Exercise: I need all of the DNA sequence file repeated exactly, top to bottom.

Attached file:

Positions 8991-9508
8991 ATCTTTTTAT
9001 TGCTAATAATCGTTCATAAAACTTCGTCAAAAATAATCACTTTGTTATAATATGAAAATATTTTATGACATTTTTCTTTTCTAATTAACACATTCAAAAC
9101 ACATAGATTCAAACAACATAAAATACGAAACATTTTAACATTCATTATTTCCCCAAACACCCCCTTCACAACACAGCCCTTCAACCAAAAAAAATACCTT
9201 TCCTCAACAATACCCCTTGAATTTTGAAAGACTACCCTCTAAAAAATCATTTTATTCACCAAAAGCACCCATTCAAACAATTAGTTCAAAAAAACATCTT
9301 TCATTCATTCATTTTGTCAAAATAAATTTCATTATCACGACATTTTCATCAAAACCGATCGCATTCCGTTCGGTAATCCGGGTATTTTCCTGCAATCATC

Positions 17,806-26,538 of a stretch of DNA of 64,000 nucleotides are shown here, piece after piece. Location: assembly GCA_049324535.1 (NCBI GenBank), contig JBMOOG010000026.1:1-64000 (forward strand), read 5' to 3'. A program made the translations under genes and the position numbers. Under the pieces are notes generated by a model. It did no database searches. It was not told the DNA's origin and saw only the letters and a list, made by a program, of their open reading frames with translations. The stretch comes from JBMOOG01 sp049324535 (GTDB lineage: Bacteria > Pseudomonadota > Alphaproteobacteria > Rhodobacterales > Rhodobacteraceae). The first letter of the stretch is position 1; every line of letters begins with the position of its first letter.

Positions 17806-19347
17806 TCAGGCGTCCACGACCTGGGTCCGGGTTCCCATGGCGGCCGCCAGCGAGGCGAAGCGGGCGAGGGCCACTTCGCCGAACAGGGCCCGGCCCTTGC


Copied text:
Positions 8991-9508
8991 ATCTTTTTAT
9001 TGCTAATAATCGTTCATAAAACTTCGTCAAAAATAATCACTTTGTTATAATATGAAAATATTTTATGACATTTTTCTTTTCTAATTAACACATTCAAAAC
9101 ACATAGATTCAAACAACATAAAATACGAAACATTTTAACATTCATTATTTCCCCAAACACCCCCTTCACAACACAGCCCTTCAACCAAAAAAAATACCTT
9201 TCCTCAACAATACCCCTTGAATTTTGAAAGACTACCCTCTAAAAAATCATTTTATTCACCAAAAGCACCCATTCAAACAATTAGTTCAAAAAAACATCTT
9301 TCATTCATTCATTTTGTCAAAATAAATTTCATTATCACGACATTTTCATCAAAACCGATCGCATTCCGTTCGGTAATCCGGGTATTTTCCTGCAATCATC

Positions 17,806-26,538 of a stretch of DNA of 64,000 nucleotides are shown here, piece after piece. Location: assembly GCA_049324535.1 (NCBI GenBank), contig JBMOOG010000026.1:1-64000 (forward strand), read 5' to 3'. A program made the translations under genes and the position numbers. Under the pieces are notes generated by a model. It did no database searches. It was not told the DNA's origin and saw only the letters and a list, made by a program, of their open reading frames with translations. The stretch comes from JBMOOG01 sp049324535 (GTDB lineage: Bacteria > Pseudomonadota > Alphaproteobacteria > Rhodobacterales > Rhodobacteraceae). The first letter of the stretch is position 1; every line of letters begins with the position of its first letter.

Positions 17806-19347
17806 TCAGGCGTCCACGACCTGGGTCCGGGTTCCCATGGCGGCCGCCAGCGAGGCGAAGCGGGCGAGGGCCACTTCGCCGAACAGGGCCCGGCCCTTGC